347 (3) What are the direct effects of the clouds on the atmosphere? This is the second key problem of cloud parameterization. Clouds assert their influence through three distinct but interrelated and more or less equally important "cloud forcing" mechanisms, none of which are adequately included in any existing climate models: (a) Clouds modulate the solar and terrestrial radiation fields. Ramanathan (1987a,b) has termed these effects the "cloud radiative forcing" (CRF). The CRF can be defined as the difference between the radiative flux (at the top of the atmosphere, say) which actually occurs in the presence of clouds, and that which would occur if the clouds were removed but the atmospheric state were otherwise unchanged. The term CRF can also be used to denote warming or cooling tendencies due to cloud-radiation interactions. Measurements of the CRF at the top of the atmosphere are being provided through the Earth Radiation Budget Experiment (ERBE; Ramanathan et al., 1989), as well as several other satellite-based observational studies. Parameterizations of the CRF require information about the amount and type of cloud particles in a GCM grid volume, as well as the distribution of the particles inside the volume. The former problem is usually discussed in terms of the "cloud water content", and the latter in terms of the "fractional cloudiness". As pointed out by Harshvardhan and Randall (1985), both the cloud water content and the fractional cloudiness must be known in order to determine the CRF. A parameterization of radiative transfer in a partly cloudy grid volume should take into account finite cloud effects, which result from photons that enter or escape through the sides of clouds. (b) Clouds are associated with latent heat release and precipitation. This can be termed the cloud latent forcing (CLF). It has been addressed through a number of major observational studies, notably including GATE (Houze and Betts, 1981 ). Climate models typically divide the CLF into two somewhat arbitrarily distinguished components, namely cumulus effects and large-scale saturation effects. Considerable effort has been expended on the development of CLF parameterizations. (c) Clouds are associated with strong small-scale convective circulations that carry out important vertical transfers of energy, moisture, momentum, and various chemical species. These motions are closely associated with the release of latent heat, but they are logically distinct from it. This third type of cloud forcing can be called the cloud convective forcing (CCF). (4) What role does the cloud forcing play in regulating or maintaining the present climate? The climate system's response to cloud forcing is realized in part through highly nonlinear interactions among radiation, convection, and the large-scale atmospheric circulation. GCMs are ideal tools for investigating these interactions, through controlled numerical experiments. (5) How do the clouds feed back to influence climate change? This problem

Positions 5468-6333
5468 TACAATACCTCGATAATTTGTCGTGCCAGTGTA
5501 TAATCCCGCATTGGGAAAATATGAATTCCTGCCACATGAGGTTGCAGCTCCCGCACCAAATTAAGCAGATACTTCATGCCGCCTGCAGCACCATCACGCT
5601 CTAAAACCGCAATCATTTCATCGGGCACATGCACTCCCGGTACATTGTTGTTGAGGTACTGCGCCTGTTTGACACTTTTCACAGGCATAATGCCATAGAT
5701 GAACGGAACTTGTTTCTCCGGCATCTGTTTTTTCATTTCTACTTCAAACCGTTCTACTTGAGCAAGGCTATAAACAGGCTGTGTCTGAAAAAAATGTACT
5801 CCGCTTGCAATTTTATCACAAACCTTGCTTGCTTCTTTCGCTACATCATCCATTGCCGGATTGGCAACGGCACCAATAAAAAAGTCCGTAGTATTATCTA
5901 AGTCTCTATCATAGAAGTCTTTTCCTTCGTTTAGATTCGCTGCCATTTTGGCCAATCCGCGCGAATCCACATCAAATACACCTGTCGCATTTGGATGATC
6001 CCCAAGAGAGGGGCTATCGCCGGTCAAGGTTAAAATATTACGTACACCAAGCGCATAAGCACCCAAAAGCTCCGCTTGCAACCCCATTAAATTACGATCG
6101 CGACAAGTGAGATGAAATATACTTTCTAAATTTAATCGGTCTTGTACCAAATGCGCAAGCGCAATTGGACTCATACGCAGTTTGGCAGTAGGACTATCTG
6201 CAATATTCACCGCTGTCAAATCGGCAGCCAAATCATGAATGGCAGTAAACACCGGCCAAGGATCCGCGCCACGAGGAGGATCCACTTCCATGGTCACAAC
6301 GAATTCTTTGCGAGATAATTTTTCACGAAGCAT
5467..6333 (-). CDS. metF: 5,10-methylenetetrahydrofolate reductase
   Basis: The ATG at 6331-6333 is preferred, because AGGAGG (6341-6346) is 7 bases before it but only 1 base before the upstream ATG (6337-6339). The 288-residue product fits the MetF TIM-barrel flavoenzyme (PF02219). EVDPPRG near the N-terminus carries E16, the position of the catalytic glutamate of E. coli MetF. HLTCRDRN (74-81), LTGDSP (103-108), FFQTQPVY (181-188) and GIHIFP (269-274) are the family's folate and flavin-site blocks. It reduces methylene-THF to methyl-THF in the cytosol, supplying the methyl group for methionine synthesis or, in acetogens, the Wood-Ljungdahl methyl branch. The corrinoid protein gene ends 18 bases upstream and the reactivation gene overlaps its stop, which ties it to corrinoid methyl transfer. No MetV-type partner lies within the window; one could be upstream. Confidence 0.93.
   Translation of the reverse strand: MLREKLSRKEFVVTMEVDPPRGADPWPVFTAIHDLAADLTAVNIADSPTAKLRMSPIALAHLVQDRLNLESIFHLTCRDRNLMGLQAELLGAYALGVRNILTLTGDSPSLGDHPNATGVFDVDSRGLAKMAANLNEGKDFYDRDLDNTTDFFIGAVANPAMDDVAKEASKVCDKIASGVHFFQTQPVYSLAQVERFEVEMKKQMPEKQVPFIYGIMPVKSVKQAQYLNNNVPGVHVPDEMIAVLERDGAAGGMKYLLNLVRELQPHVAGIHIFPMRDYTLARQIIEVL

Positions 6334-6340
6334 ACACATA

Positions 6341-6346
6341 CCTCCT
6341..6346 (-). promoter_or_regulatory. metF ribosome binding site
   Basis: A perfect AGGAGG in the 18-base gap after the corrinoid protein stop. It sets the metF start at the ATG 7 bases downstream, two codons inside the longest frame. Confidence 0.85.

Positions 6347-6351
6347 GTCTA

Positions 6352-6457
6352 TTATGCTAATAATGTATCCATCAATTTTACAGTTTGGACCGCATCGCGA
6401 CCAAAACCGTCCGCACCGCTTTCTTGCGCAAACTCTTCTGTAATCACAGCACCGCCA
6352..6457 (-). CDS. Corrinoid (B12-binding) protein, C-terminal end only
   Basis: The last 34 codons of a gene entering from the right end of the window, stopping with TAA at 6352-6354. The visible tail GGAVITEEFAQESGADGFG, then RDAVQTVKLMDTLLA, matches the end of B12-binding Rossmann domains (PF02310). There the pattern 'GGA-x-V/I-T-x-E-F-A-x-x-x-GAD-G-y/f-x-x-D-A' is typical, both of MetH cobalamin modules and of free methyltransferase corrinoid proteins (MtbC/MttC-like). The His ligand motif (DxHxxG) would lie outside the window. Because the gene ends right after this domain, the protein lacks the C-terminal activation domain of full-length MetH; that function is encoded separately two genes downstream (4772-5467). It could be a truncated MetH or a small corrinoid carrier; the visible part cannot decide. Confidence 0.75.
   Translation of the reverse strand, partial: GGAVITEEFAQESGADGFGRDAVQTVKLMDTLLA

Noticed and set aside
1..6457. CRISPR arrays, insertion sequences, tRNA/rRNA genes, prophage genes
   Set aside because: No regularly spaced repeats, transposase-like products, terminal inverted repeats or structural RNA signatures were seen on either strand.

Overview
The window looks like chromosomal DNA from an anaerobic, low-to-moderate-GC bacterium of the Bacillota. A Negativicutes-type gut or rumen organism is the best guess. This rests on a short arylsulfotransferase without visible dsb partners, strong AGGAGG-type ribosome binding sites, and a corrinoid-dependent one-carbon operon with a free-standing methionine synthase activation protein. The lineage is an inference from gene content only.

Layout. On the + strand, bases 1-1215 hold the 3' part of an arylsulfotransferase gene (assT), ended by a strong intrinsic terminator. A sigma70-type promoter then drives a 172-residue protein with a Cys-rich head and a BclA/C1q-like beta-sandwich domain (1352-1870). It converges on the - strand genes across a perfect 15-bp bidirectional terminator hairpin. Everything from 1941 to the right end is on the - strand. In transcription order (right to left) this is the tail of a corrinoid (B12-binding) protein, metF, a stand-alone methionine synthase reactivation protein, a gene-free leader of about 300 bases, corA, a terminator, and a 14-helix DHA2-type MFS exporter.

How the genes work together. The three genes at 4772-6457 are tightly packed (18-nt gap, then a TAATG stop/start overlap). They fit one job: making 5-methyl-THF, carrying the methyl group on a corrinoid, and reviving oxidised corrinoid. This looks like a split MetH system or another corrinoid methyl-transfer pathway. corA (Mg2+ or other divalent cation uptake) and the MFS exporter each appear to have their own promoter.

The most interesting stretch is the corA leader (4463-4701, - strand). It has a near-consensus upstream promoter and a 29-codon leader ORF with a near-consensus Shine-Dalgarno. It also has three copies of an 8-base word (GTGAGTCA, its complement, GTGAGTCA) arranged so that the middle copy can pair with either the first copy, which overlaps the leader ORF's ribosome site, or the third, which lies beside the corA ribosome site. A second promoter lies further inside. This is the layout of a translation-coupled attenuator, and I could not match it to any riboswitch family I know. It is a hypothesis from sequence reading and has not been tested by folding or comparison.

can only be addressed with confidence after satisfactory answers to the preceding four questions have been established. The earliest GCMs included the CLF, since this was already known to be a key energy source for the large-scale circulation of the atmosphere, and they also included simple parameterizations of the CCF. In contrast, many of these same models used prescribed zonally averaged cloudiness distributions as inputs to their solar and terrestrial radiation parameterizations. In those days it was not universally recognized that the CRF has strong direct effects on the atmospheric general circulation. Beginning in the mid-1960s, several GCMs incorporated simple parameterizations of radiatively interactive cloudiness, typically parameterized in terms of water vapor mixing ratio, temperature, and vertical motion. The CRF associated with these interactive clouds fed back through the radiation parameterization to modify the temperature, and so influenced the development of the large-scale circulation. Up until the late 1970s, however, very few published studies addressed the simulated cloudiness or its effects on the models' climate. This may have been partially due to a lack of observations suitable for comparison with model results. The next step, inspired by the work of Lilly (1968), was to allow the radiative effects of the clouds to influence the turbulence parameterization of the GCM. Since all GCMs contain a parameterization of boundary layer turbulence, the most natural place to introduce a coupling between cloudiness and turbulence is in the parameterization of boundary-layer clouds. Lilly's idea was implemented in the UCLA GCM during the mid-seventies, under the direction of A. Arakawa, and the results of this effort were published by Suarez et al. ( 1983 ) and Randall et al. ( 1985 ). In this approach, the coupling between the turbulence and the clouds is a direct, "fast", parametric coupling, as opposed to an indirect coupling through the prognostic fields; the latter occurs only on the time and space scales that are explicitly resolved by the GCM. In this class of models, however, the cloud-turbulence coupling is "one-way"; the clouds directly influence the turbulence, but the turbulence does not directly influence the clouds. This allows a straightforward computational algorithm: the cloud properties are determined first; they are provided as input to the radiation parameterization; and finally the radiative fluxes are used (together with other parameters) to determine the turbulence statistics. The emerging parameterizations described later in this paper feature new prognostic variables for cloud particle species such as cloud water or ice, following the pioneering work of Sundqvist (1978, 1981 ). In addition, the variability of cloud optical properties with temperature and other atmospheric state variables is now being recognized as a potentially important aspect of cloudclimate feedback (e.g., Somerville and Remer, 1984; Platt and Harshvardhan, 1988). New, physically based fractional cloudiness schemes (e.g., Randall, 1987) are linking cloud amount with turbulence variables. It appears likely